LEONARD SIPES: And that is very difficult for a lot of them to accept because they have grown up in households where they have seen domestic violence. They see that as normal. They don’t see it as abnormal. They see it as normal behavior, the right to strike your wife or the right to strike your husband is a normal action that there is nothing wrong with it.

MARC COUNTISS: Right and typically we get a lot of resistance. We get a lot of defenses when individuals come to us for services because it goes against their core really. It goes against the belief systems and our challenge is to dispute these irrational beliefs and show them that there are healthier ways and more appropriate ways of being in a relationship.

LEONARD SIPES: There are times where you have to say, “You can’t do that. You cannot continue this behavior. It is not only wrong, it is not only illegal, it is just flat out unacceptable and you can’t do it.” and I have talked to different people who have worked for our agency throughout the years, again Court Services and Offender Supervision Agency, and I should remind the audience throughout the country that we are a federally funded parole and probation agency serving Washington DC so that will give people a context in terms of when I say talk to our people. But I have talked to people on the domestic, in the Domestic Violence Unit for years and they have told me that it is very difficult sometimes to get through to the individuals who we supervise. “You can’t do this its wrong and I am going to try to give you the tools that you need to understand how you can respond appropriately to your loved one in the future.” Correct?

PRINCESS MCDUFFIE: Correct. And so the beauty of facilitating groups is that there are peer groups and so there are folks in the grope that are just like, you know, they’re all alike in a sense, you know, a lot of them come from the same backgrounds. They have been charged with similar offences, and so when they challenge one another it is authentic. You know it is something that they can appreciate and that they can respect as appose to a facilitator whose life and walks of life and background is quite different from theirs. And so that is the beauty of facilitating a group and allowing the peers in the group to challenge each other and let them know that, you know, what you are doing is wrong and these are ways that you can change things. Yes this is; you know I was arrested for this but these are ways that I can change my behavior. These are some of the things that you can arm yourself with to change your behavior as well.

LEONARD SIPES: Now, we have individuals there who don’t do well under supervision and we do have to talk about the supervision process. One of the things that we here at the Court Services and Offenders Supervision Agency are dedicated to is a twofold process of both supervision and assistance. So you guys are in the assistance part of it, in terms of running the groups to try using the Duluth model I think it is which is a nationally understood, nationally known model of dealing with people who are in domestic violence case loads; but at that same time we do supervise them and we do hold them accountable for their behavior. So if there is a court order saying that you have got to stay away from your wife and you have to give, what’s the boundary for a typical protective order for a female involved in domestic violence or a woman, a victim involved in domestic violence, what is it?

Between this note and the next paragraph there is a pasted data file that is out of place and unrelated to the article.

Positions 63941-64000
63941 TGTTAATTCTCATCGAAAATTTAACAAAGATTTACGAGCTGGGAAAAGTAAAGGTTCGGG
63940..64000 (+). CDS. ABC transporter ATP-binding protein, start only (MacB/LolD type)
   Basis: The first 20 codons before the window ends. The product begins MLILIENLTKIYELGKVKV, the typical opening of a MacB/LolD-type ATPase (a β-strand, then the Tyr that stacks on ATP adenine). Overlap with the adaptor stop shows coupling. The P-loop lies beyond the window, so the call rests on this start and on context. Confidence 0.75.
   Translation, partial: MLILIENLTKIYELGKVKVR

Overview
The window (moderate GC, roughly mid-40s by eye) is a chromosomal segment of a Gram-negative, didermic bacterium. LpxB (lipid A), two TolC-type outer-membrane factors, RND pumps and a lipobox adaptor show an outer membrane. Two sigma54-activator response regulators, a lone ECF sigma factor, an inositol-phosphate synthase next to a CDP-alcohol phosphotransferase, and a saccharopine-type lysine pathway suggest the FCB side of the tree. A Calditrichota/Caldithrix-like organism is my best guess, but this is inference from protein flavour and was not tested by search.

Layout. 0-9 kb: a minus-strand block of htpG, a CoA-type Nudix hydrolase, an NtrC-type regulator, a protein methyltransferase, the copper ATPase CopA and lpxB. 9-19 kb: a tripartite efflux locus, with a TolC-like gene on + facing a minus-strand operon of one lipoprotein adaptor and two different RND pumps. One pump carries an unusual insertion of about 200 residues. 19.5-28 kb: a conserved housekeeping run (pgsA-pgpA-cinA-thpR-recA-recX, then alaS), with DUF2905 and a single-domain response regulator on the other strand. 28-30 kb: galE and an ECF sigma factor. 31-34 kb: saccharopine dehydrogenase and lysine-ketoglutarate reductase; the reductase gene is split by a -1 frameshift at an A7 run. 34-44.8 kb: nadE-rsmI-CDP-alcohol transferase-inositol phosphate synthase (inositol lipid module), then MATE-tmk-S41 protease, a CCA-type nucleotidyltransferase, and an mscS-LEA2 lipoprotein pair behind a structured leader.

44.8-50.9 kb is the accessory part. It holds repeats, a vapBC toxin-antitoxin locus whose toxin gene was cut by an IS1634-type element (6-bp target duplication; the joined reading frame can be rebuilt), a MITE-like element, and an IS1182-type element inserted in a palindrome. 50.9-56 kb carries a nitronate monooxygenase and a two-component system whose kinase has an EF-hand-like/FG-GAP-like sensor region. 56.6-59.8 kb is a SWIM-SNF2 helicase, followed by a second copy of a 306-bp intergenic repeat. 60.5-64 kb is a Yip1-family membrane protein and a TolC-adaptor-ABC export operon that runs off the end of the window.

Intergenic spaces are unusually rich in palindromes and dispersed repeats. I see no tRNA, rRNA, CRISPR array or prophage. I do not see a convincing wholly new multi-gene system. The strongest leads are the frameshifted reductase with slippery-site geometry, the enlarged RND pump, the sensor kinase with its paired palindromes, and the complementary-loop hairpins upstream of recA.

PRINCESS MCDUFFIE: So that person would have to stay 100 feet away from the person, away from the school, child care, home, place of employment. Those are some of the boundaries that they would have.

LEONARD SIPES: Right, okay so we can actually, if we find that they are violating that or coming close to violating that we can put them on GPS tracking, Global Position System Tracking so we can keep track of their whereabouts 24 hours a day, 365 days a year. I am not saying that somebody is looking at a computer monitor but we do come in and look at where he has been and where she has been and we can tell whether or not they are violating that restraining order correct?

MARC COUNTISS: Yes that’s correct. The GPS is another tool that we can use to help assist us in victim safety. We also do periodic case staffing, if we find that an individual is having difficulty remaining in compliance or following the stay away order so we are always meeting with the offender as well as the victim in the cases to make sure that we are doing what we can to make sure that she remains safe.

LEONARD SIPES: Now it is 90% to my knowledge and correct me if I’m wrong, I am not asking you for exact numbers, but my experience has been 90% of the victims of domestic violence are women. Am I correct, for our particular case load? So we are talking about the overwhelming majority of cases men battering women.

MARC COUNTISS: Yes. Right.

LEONARD SIPES: Okay, they could be married. They could be cohabitating, they could be dating but they are intimate with each other. They are not strangers to each other. This is not a stranger to stranger crime. This is the people who do know each other and have had a relationship with each other.

PRINCESS MCDUFFIE: Yes, but I also want to make it clear that we also have female batterers groups and so females are also perpetrators of domestic violence.

LEONARD SIPES: Right and for those groups we have women who need to be given the same message that they cannot batter. That it is inappropriate and wrong and they can’t do it.

PRINCESS MCDUFFIE: Correct.

LEONARD SIPES: Do we find that women pick up on this better than the men, worse than the men, same thing.

MARC COUNTISS: I would say both men and women have some of the same belief systems so we have to make sure that we are challenging both those beliefs as well because when you talk about it being learnt behavior sometimes men learn that violence is acceptable as well as women learn the same thing.